Predicting the date upon which St Totteringham’s Day would all become something of an annual pursuit for Arsenal fans. Usually falling in March, April or May, this was the name given to the day on which Tottenham Hotspur’s inability to catch the Gunners in the Premier League table was confirmed. It was a yearly event with Arsenal finishing above their North London rivals for 22 seasons straight.
Indeed, the power balance between Arsenal and Spurs was, for years weighted very heavily on one side. Arsene Wenger built a dynasty on the red side of North London while the white side looked on enviously. Even in the post ‘Invincibles’ era for the Gunners, when trophies became a little harder to come by, Spurs were second best almost to the point of self-parody.
Of course, a lot has happened since then. The appointment of Mauricio Pochettino at Spurs coupled with the decline and eventual demise of Wenger at Arsenal has seen the pendulum swing. Now, it’s Tottenham who appear to hold the power in the North London football stakes with the Gunners aiming to catch them, finishing outside the top four for three straight seasons.
St Totteringham’s Day now has a new meaning – the day on which Arsenal’s inability to catch Spurs is marked.
This summer has only served to underline the dramatic shift that has taken place in recent years. Before this month, Spurs had gone 18 months without signing a single player, but their capture of Tanguy Ndombele for a club record fee of around £60 million (including add-ons) has set a new precedent. On top of this, Spurs are also expected to sign one, two or all three of Giovani Lo Celso, Dani Ceballos and Ryan Sessegnon. Four transfers of that stature, including the already concluded Ndombele deal, would see Tottenham rank among the Premier League’s top spenders this summer.
Years ago, it’s likely that Ndombele would have been an Arsenal player instead. The Gunners made a habit of raiding Ligue 1 for its best homegrown talent, with Highbury and subsequently the Emirates Stadium becoming something of a French outpost. Even in the final throes of Wenger’s tenure, Ndombele might have been an Arsenal player. Wenger was, after all, bought Pierre-Emerick Aubameyang and Alexandre Lacazette for a combined £100 million in his final season.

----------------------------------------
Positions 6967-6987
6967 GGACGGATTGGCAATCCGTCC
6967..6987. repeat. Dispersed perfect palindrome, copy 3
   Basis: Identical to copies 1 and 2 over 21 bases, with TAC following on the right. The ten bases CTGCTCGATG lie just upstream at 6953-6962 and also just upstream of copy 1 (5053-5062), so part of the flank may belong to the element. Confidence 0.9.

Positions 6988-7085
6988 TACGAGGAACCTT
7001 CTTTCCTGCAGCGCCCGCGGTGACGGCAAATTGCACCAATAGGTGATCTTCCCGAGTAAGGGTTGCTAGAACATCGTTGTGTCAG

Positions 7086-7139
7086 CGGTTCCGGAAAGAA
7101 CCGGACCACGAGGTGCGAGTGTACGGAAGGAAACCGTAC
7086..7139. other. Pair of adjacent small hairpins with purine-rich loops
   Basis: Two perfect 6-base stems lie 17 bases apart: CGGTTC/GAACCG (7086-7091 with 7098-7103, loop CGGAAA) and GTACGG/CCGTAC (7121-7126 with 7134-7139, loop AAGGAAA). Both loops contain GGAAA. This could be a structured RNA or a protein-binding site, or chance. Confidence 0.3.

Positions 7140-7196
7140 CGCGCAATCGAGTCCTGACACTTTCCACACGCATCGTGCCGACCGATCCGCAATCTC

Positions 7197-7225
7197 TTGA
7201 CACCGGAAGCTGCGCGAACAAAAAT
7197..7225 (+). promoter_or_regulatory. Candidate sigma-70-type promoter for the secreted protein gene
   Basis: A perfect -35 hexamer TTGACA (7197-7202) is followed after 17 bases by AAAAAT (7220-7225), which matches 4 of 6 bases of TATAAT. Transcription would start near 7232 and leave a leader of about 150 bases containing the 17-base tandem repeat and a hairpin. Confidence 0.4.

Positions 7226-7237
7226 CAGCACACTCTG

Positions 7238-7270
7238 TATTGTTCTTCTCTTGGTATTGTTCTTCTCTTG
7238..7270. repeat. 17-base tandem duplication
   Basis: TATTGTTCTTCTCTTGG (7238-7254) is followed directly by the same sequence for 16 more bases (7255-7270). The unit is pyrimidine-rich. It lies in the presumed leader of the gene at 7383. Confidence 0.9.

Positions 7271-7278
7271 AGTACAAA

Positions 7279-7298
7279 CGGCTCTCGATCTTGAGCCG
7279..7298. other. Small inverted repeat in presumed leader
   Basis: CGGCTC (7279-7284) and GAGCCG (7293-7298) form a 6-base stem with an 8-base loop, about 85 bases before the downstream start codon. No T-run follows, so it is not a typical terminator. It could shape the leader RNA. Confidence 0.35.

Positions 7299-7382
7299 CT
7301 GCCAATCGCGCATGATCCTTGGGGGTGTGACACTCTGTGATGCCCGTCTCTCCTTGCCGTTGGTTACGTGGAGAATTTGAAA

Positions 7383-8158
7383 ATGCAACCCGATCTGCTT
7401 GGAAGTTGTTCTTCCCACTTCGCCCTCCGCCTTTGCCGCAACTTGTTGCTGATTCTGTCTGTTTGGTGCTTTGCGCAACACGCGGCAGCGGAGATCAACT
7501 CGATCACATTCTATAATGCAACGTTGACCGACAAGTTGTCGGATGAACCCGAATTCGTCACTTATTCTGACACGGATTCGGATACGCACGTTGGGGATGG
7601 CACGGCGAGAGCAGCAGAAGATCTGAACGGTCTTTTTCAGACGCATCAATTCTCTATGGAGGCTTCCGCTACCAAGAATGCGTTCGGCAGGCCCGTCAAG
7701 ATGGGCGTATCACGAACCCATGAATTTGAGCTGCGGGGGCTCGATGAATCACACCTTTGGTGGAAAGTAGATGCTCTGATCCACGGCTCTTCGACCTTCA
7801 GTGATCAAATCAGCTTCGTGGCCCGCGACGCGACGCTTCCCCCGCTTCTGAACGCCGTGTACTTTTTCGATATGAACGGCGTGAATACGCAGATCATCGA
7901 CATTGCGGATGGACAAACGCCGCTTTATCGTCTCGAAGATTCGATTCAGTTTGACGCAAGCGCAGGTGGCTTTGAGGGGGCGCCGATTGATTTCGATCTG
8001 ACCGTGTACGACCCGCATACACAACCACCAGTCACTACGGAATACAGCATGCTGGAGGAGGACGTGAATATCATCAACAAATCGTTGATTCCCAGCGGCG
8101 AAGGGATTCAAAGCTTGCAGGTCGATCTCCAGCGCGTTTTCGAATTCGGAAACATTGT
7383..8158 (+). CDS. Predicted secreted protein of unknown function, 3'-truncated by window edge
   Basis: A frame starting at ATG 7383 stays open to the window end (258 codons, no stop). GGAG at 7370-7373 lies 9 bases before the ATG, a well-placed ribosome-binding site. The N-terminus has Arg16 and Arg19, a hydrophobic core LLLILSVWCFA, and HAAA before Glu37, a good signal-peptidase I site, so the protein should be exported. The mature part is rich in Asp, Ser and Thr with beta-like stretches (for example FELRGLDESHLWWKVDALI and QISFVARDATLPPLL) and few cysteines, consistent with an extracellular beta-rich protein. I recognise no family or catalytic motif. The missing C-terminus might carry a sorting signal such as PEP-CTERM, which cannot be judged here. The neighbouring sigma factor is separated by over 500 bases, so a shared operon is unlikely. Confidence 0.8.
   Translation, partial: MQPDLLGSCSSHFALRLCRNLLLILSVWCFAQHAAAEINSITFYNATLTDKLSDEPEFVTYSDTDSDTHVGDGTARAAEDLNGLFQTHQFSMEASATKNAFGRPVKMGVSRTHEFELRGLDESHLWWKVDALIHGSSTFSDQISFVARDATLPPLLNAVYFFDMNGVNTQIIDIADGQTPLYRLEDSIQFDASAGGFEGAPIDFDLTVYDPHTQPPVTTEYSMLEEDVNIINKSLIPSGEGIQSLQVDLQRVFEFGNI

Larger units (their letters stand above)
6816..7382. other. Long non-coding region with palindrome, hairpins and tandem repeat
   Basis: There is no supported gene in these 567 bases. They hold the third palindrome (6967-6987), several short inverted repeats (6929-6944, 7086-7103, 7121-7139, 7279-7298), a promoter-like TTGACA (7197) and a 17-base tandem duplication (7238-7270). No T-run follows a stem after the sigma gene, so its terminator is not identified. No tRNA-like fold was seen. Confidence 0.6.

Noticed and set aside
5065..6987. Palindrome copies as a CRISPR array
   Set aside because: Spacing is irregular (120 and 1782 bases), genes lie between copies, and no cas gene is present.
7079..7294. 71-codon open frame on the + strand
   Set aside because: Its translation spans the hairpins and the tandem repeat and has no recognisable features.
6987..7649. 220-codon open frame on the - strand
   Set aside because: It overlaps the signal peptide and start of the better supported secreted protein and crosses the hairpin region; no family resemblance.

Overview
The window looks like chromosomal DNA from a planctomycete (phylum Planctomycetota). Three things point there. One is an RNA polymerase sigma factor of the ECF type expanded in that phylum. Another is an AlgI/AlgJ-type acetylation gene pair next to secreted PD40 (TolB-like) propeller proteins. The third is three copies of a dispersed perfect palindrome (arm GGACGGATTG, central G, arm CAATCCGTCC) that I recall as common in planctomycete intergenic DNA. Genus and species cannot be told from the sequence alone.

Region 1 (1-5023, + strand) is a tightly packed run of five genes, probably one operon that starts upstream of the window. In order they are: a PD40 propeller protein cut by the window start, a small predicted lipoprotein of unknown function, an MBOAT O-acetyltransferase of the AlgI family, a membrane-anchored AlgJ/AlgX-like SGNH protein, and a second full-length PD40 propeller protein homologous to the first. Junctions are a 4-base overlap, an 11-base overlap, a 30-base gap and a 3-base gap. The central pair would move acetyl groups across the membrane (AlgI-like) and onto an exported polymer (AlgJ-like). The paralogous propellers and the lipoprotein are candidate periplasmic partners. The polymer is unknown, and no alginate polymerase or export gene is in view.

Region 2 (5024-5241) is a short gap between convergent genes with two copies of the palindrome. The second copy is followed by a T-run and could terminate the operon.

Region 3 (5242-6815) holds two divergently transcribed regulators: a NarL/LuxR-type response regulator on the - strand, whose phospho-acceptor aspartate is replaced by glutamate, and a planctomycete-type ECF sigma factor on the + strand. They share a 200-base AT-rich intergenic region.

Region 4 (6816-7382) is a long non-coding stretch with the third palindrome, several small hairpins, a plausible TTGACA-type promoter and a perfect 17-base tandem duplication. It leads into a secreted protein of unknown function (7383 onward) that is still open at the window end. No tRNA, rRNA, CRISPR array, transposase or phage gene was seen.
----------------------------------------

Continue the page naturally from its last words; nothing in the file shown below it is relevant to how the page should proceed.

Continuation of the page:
Arsenal have yet to spend a single penny in this summer transfer window, though. Their budget, it has been reported, stands at a measly £45 million, leaving them scraping around the bargain bucket for players ahead of the new season.
For more than one reason, it’s Spurs now attracting the brightest and best of European soccer to North London, not Arsenal as was the case for the best part of two decades.
It’s entirely feasible that Pochettino could have left Spurs last season. The Argentine more than once confessed his frustration at the restrictions placed on him by the club and had Ole Gunnar Solskjaer not hit the ground running at Manchester United, eventually earning himself the job permanently, it’s possible Pochettino would have been open to an approach from the Old Trafford outfit.
With these restrictions now lifted following the conclusion of the club’s stadium construction project and money finally being spent on big-name targets, it feels like Pochettino and Spurs are entering a new phase in their history together. Now, Pochettino will have the freedom to build the team he’s always wanted to.
Comparisons have long been drawn between Pochettino and Wenger. There is something in that. The Argentine has transformed Spurs in much the same way Wenger did Arsenal in the late 1990s. In time, though, Wenger was shackled, limited in what he could achieve. Pochettino has just had his shackles removed and this summer proves further that Arsenal and Spurs have swapped places.